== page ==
In 1837 blacksmith John Deere fashioned his first polished-steel plow. These days, the John Deere company is making self-driving tractors. The John Deere Tango autonomous mower is out there driving itself around distant yards with white picket fences. The Husqvarna Automower competes with it in the war of the mowing robots.
Lawn mowers have come a long way, and now they’re going a long way without the help of a human operator. But for those of us who aren’t interested in letting a robot do the work for us, there’s still the big world of riding lawn mowers and the people who love to use them.
Riding lawn mowers are state-of-the-art, and so are the tires. If you have some serious mowing to do, it helps to have a tire that can handle the type of terrain you need to tackle. Here’s a rundown on the world of riding lawn mowers and riding lawn mower tires.
Difference Between a Riding Mower and a Tractor
A lawn tractor is a heavy-duty beast of a machine for large jobs. Manufacturers took the farm tractor prototype and miniaturized it, attaching a deck with blades to the bottom. Consider a tractor if you have more than half an acre to tackle, and an incline to ascend. According to Consumer Reports, tractors get better traction than riding mowers, so they’re better for hills, and you get a reliably even cut.
The zero-turn-radius riding mower (ZTR) isn’t great for hills. However, these mowers have better maneuverability than tractors, so they’re best if you have plenty of obstacles to deal with in your lawn. They’re also faster than tractors. While tractors cut a 42- to 54-inch swath, ZTRs cut 42- to 60-inches. The best ZTRs cut as evenly as tractors and are a lot like the mowers landscapers use.
If you don’t have a ton of money or space to store a tractor, and your lawn is smaller than an acre, the rear-engine rider may be right for you. Be advised, they only cut a 30-inch swath, they’re slower than both ZTRs and tractors, and they don’t get as even of a cut.
Both ZTRs and rear-engine riders have gas-powered, one or two cylinder engines in the rear, while the tractor’s engine is in the front. There are also electric options, such as the Ryobi R48110. All types of riding mowers can side-discharge, mulch, or bag grass clippings. The best kind for you depends on the nature of your yard’s terrain.
Lawn Mower Maintenance
Like any vehicle, your riding lawn mower requires maintenance over time. An electric requires blade-sharpening, and a gas-powered requires tune-ups and oil changes. Mike Lafollette from Angie’s List recommends taking the DIY approach. To tune up his own mower, Mike spent $30, while the professionals quoted him $50 to $75.
Mike took the following steps to tune his mower:
- Disconnect spark plug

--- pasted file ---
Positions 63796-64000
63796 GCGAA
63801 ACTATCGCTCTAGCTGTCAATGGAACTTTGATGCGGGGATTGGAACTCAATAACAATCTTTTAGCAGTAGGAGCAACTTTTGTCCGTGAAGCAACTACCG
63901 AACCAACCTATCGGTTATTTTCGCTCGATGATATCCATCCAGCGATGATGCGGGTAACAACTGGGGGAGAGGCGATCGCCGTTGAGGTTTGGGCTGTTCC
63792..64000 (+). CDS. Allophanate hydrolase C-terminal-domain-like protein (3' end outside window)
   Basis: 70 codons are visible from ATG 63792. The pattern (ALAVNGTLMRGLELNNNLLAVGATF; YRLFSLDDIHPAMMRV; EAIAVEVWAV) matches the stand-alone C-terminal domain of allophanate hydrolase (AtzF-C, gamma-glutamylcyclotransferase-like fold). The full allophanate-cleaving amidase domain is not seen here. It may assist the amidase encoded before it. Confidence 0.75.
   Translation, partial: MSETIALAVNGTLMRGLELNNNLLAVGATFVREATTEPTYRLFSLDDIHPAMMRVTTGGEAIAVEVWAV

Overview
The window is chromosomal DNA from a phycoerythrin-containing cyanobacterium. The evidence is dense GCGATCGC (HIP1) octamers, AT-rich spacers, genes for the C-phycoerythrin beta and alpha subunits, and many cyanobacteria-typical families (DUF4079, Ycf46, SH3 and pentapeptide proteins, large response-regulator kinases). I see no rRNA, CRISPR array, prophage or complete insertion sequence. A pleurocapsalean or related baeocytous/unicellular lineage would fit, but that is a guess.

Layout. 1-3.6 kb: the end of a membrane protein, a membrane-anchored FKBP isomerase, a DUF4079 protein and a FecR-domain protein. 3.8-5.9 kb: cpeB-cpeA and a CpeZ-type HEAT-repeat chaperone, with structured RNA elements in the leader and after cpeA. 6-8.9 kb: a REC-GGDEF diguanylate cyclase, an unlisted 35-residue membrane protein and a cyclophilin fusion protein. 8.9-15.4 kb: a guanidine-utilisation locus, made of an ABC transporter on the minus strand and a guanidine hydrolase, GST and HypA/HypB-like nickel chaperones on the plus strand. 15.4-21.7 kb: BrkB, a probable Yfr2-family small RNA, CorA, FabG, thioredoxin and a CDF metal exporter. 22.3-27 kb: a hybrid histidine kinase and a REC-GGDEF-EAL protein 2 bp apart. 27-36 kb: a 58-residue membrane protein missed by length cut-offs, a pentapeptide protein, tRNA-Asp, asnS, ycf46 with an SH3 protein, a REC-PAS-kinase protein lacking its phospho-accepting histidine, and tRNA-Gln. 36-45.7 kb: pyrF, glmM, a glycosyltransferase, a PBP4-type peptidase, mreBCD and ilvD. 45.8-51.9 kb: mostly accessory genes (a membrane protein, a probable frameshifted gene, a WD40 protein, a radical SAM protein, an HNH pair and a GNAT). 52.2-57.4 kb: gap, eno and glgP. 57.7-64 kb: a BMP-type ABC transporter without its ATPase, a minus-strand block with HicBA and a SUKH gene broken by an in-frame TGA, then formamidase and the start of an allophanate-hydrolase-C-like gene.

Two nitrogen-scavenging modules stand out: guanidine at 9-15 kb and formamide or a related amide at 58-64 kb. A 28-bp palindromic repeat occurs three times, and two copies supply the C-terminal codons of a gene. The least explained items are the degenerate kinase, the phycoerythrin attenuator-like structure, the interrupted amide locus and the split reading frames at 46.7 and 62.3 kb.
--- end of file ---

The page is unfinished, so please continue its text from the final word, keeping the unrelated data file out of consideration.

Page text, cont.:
- Drain oil
- Install a new air filter
- Install a new spark plug
- Use a metal file or bench grinder to sharpen the blade
- Add new oil and gas
- Connect spark plug
Additionally, you’ll want to check and make sure your tires aren’t worn-out. A worn-out tire won’t get the traction you need. There’s not a lot worse than finding yourself sliding down a steep incline on a mower. If your riding lawn mower tires are damaged, consult a sizing and buying guide.
Riding Lawn Mower Tires: What to Look for
There are multiple types of riding lawn mower tires to choose from, and you want to make sure you buy a tire that’s right for your mower. If you’re running a tractor and your lawn’s on a hill, you want a tractor tire that offers toughness and traction. The Carlisle Fast Trax is a low profile tire for maximum speed, and it has an aggressive tread pattern for maximum traction on hills.
If you’re running a ZTR, there are specific tires for those too. The Carlisle AT101 has a design that makes it ideal for the maneuverability a zero-turn-radius requires. It also offers good traction so you can get the most out of your ZTR in diverse terrain.
For an affordable, all-around tire that will go great on your rear-engine rider, the Carlisle Straight Rib is good call. Straight Rib tires are tough, with a long life and good traction; they’re cheap riding lawn mower tires that won’t leave ruts in your lawn when it’s a little wet outside but you need to get the job done.
The Luxury of Riding
Overall, a riding lawn mower enables you to cut your grass faster than a manual-reel (the old-fashioned kind), a push mower, or a self-propelled mower. And there’s something downright luxurious and fun about sitting back and steering your way around your lawn.
If you’re like Stephen Volkins, you take the speed factor seriously. Clocking in at 87 mph, Volkins broke the 80 mph landspeed mowing record with the Runningblade—a custom-made mower that’s not even on the market. Don’t worry, there are a number of other luxurious mowers you can buy. As autonomous mowers whir their way into the market, riding lawn mower manufacturers keep making more advanced technology to stay ahead of the robotic competition.